One of his best-remembered roles was in Quatermass II (1955), as a nice young public relations man who perishes after falling into a vat of alien slime; he worked for Rudolph Cartier in Anna Karenina (1961), supporting Claire Bloom in the title role and Sean Connery as Vronsky, and the subsequently wiped Rembrandt (1969), as Banning Cocq, with Richard Johnson. Classic serials included Wilkie Collins's The Moonstone (1959), as Godfrey Ablewhite, with Patrick Troughton, plus some popular swashbucklers: William Tell (1957), Ivanhoe (1958) and The Adventures of Sir Lancelot (1956). There were two appearances during Dixon of Dock Green's long run, and Aylward played an incompetent professor's assistant in a one-off sci-fi comedy, Bellweather Nine (1959). Later, he was a semi-regular in the forgotten BBC soap Compact (1963), had Patrick McGoohan under surveillance in an episode of The Prisoner (1967), and played a military attaché in Stiff Upper Lip (1968), a Comedy Playhouse entry adapted by Barry Took from a Lawrence Durrell short story.
Aylward had a leading role in the Methodist-sponsored John Wesley (1954), in which he played the church's founder's brother Charles. His other films included The Trials of Oscar Wilde (1960), in which he played Percy Douglas, Bosie's brother; and The Verdict (1964), one of the popular series of B movies made at Merton Park Studios, from stories by Edgar Wallace; and he was a guest at a swinging party in John Schlesinger's Darling (1965).
But he eventually became fixture casting in the tatty exploitation films of the director Pete Walker, whose later horror work (in which Aylward did not appear) has become a minor cult. Aylward described I Like Birds (1967), in which he played a hypocritical puritan publisher, as "not just the worst film I ever starred in, but the worst film ever made", adding that "it was hell trying to remember your lines with all these distractions". Walker was to admit that, when he cast Aylward, he mistook him for Tony Britton. Despite this, he gave Aylward top billing, albeit with a daily salary of £20, on School for Sex (1968), as an embittered divorcee declaring that man's Achilles' heel is "crumpet . . . sex". Strip Poker (1968), allegedly written by Walker in one night, Man of Violence (1970, later retitled The Sex Racketeers) and Cool It Carol! (1970), starring the inevitable Robin Askwith, and Aylward as a lecherous modelling agency boss, all followed.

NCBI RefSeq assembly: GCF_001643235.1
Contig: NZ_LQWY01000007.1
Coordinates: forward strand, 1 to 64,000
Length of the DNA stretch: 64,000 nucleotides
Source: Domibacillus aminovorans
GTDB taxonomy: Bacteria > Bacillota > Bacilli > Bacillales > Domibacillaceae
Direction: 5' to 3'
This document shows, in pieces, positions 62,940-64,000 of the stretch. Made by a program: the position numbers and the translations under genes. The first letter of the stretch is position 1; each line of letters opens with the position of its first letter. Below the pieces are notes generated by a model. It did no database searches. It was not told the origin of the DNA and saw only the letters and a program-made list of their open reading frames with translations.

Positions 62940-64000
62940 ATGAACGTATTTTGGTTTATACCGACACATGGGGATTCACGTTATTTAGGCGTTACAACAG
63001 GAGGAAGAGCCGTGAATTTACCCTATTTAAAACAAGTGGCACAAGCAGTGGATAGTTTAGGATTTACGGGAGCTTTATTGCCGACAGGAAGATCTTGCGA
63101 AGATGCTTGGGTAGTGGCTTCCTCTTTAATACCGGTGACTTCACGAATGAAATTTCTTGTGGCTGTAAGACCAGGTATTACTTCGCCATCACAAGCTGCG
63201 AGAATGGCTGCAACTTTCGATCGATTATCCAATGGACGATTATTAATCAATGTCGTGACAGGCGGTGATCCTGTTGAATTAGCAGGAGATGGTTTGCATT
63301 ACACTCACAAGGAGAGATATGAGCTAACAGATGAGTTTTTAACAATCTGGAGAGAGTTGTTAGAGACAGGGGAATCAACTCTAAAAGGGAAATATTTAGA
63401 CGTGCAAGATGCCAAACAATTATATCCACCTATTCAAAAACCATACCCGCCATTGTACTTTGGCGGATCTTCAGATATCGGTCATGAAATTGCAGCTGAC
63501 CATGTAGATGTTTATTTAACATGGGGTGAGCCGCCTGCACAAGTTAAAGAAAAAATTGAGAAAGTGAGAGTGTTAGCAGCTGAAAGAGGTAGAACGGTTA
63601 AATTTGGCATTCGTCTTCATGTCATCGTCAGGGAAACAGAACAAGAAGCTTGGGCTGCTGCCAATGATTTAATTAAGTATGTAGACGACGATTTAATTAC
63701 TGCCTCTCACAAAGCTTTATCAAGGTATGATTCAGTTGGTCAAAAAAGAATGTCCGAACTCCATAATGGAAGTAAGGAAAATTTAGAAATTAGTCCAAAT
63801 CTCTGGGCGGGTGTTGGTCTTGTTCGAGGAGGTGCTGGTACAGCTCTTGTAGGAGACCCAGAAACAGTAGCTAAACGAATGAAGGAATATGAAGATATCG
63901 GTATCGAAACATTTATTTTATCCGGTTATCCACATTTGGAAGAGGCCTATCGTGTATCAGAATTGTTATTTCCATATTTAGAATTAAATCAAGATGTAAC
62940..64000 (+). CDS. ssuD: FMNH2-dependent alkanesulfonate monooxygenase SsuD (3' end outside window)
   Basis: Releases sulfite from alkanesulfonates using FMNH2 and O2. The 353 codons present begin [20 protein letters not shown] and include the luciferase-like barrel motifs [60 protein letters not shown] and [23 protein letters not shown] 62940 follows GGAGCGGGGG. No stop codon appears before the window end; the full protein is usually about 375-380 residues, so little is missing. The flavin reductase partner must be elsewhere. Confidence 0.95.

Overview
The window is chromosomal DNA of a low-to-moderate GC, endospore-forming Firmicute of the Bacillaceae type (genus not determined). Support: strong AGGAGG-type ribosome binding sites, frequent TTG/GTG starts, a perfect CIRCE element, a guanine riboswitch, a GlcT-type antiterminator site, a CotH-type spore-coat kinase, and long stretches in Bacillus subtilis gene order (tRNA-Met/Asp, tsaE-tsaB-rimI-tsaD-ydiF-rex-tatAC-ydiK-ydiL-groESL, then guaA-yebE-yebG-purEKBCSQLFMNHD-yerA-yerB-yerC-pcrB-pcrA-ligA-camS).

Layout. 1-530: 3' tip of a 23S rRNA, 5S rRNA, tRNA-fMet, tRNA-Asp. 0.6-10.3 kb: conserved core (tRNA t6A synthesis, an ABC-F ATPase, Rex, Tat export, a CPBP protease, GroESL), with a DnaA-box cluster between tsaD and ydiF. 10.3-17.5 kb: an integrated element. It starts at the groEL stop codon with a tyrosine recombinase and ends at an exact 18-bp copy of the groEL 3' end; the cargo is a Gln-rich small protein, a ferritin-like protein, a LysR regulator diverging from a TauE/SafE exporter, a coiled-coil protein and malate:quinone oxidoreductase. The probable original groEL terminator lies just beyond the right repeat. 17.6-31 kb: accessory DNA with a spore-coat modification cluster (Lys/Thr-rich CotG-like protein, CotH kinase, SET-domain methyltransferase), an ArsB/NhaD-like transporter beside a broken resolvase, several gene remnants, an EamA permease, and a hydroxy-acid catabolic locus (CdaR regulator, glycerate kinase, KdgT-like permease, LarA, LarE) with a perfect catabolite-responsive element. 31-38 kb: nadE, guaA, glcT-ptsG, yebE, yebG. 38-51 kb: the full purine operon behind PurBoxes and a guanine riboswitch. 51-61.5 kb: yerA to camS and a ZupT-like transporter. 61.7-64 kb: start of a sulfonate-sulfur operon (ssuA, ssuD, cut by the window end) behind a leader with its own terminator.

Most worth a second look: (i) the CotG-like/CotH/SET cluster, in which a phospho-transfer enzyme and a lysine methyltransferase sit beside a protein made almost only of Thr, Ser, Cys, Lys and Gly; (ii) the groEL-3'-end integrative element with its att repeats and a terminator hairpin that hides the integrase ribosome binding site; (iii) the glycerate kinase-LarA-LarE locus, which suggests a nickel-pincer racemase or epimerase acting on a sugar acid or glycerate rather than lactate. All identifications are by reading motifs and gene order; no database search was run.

After an unbilled bit part as a diner in Peter Cook's satire The Rise and Rise of Michael Rimmer (1970), Aylward was largely concerned with military recruitment documentaries. Then, as a lecherous politician in the slipshod but enormously profitable Come Play With Me (1977), he took part in a genuine hard-core sequence, cut from the film's British release print, with Lisa Taylor, a model almost three decades his junior. Of this startling new occupation, he was to say later,
I started off my career singing Carmen in Covent Garden in the 1930s and now I was offered this. I thought, "Sod it, of course I'll do it", and it was very liberating.
The director George Harrison Marks stated that he "didn't have to persuade" Aylward in any way.
Aylward next did several illegal hard-core loops shot on 8mm, with titles like Super Sex Shop and Wet Dreams, rounding it off by being massaged by Mary Millington in the soft-core feature The Playbirds (1978); he also took part in several nude layouts with her in the magazine of the same name, posing in other adult titles like Penthouse and Knave at the same time, despite his age and background.
Interviewed for the second edition of Simon Sheridan's Keeping the British End Up: four decades of saucy cinema (published this year), Aylward had no regrets or embarrassment. He said that when watching previous British porn efforts he had "always been appalled by the quality of the acting" and that he himself had provided "dick and proper diction".
After retiring in 1982, he lived contentedly on the Sussex coast, where he was cordial and amusing whenever contacted in recent years by show-business researchers.